In this work, we adapted statistical analysis and tools for model misspecifications commonly used in the field of linear least square regression to address the issue of missing reactions in the overdetermined MFA. We posited that the simplification of the stoichiometric model, either manually or using a numerical algorithm [17], to generate an overdetermined flux estimation problem in the overdetermined MFA may inadvertently remove important metabolic reactions. In this study, we illustrated how an omission of reaction(s) could lead to biases in the flux estimates, and evaluated the performance of several statistical tests including Ramsey’s RESET test, the F-test, and the Lagrange multiplier test, to detect such specification errors. Finally, we proposed an iterative procedure based on the F-test to resolve the issue of missing reactions. We demonstrated the ability of the aforementioned model misspecification tests and correction procedure by applying them to the flux analysis of Chinese hamster ovary metabolism and in silico metabolic networks.

2. Materials and Methods

2.1. Metabolic Flux Analysis

The MFA is based on the mole balance equation for the intracellular metabolites under a pseudo steady state assumption, as follows:
d c d t = S v = 0
where c is the vector of m metabolite concentrations, v denotes for the vector of n metabolic fluxes, and S denotes the m × n stoichiometric matrix. The fluxes describe either the rate of reactions that consume or produce the metabolites or the rate of the transport of metabolites between the cell and the extracellular environment or between different intracellular compartments. In the typical formulation of MFA, some, if not all, of the exchange fluxes, i.e., the fluxes of metabolites in and out of the cell, could be estimated from the measurements of extracellular species concentrations. The task at hand is to estimate the unknown internal metabolic fluxes from the exchange fluxes. For such a purpose, we begin with partitioning the stoichiometric matrix S and the flux vector v into:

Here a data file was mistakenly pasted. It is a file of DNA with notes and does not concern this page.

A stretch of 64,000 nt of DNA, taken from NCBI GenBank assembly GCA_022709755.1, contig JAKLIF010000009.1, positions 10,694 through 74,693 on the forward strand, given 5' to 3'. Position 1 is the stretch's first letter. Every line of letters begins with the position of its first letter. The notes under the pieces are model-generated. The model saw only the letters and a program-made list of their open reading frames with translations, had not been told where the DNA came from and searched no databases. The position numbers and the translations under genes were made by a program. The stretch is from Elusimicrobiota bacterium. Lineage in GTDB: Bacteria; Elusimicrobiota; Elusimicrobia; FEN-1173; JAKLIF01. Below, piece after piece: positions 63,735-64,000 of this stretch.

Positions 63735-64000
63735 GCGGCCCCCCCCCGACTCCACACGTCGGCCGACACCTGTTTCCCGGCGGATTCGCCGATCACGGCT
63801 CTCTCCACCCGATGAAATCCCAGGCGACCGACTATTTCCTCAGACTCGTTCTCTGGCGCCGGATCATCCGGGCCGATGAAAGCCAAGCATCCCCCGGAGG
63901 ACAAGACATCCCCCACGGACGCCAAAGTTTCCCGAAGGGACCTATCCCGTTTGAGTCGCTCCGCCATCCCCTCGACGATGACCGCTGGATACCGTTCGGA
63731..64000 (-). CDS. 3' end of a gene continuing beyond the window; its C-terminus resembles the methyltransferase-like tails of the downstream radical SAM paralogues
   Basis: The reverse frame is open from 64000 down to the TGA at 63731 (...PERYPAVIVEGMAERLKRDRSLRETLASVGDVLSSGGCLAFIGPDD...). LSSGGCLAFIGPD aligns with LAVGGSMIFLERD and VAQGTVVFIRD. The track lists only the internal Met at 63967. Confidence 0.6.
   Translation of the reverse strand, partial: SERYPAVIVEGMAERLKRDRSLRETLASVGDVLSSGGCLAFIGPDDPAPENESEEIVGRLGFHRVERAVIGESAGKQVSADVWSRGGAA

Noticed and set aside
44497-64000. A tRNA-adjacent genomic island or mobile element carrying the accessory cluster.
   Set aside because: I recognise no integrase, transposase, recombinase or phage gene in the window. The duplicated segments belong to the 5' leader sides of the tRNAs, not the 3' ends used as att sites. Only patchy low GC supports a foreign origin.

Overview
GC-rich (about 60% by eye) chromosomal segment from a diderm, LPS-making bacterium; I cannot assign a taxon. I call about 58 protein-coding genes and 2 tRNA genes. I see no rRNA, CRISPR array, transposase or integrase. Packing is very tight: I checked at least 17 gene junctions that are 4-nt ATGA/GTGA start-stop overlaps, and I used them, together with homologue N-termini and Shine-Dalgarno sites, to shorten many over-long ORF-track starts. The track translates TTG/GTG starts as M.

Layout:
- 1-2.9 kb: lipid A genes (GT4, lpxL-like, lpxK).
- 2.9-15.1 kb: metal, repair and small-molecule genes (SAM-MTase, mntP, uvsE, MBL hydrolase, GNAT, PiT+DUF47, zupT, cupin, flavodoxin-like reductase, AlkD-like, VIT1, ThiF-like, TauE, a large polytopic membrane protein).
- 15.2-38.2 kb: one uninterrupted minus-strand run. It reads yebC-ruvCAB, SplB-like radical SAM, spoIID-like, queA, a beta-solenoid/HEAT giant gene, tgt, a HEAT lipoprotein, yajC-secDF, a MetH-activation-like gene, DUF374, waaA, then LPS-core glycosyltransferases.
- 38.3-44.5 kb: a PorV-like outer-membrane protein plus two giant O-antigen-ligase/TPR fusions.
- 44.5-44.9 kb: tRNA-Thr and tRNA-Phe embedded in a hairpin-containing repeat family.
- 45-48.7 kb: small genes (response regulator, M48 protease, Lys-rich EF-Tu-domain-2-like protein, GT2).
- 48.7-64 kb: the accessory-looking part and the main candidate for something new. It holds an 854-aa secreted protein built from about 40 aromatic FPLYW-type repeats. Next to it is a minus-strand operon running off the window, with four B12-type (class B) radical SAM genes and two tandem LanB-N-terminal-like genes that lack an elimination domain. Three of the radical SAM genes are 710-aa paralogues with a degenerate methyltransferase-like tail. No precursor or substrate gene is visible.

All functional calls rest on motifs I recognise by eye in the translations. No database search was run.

S v = [ S E S I ] [ v E v I ] = S E v E + S I v I = 0
where the subscripts E and I refer to the exchange and internal fluxes, respectively. Thus, given the values of exchange fluxes v E , the estimation of unknown internal fluxes v I is reduced to solve the following linear equation:
S I v I = S E v E
The estimation of the internal metabolic fluxes v I as stated in Equation (3) could be cast as a linear least square regression problem: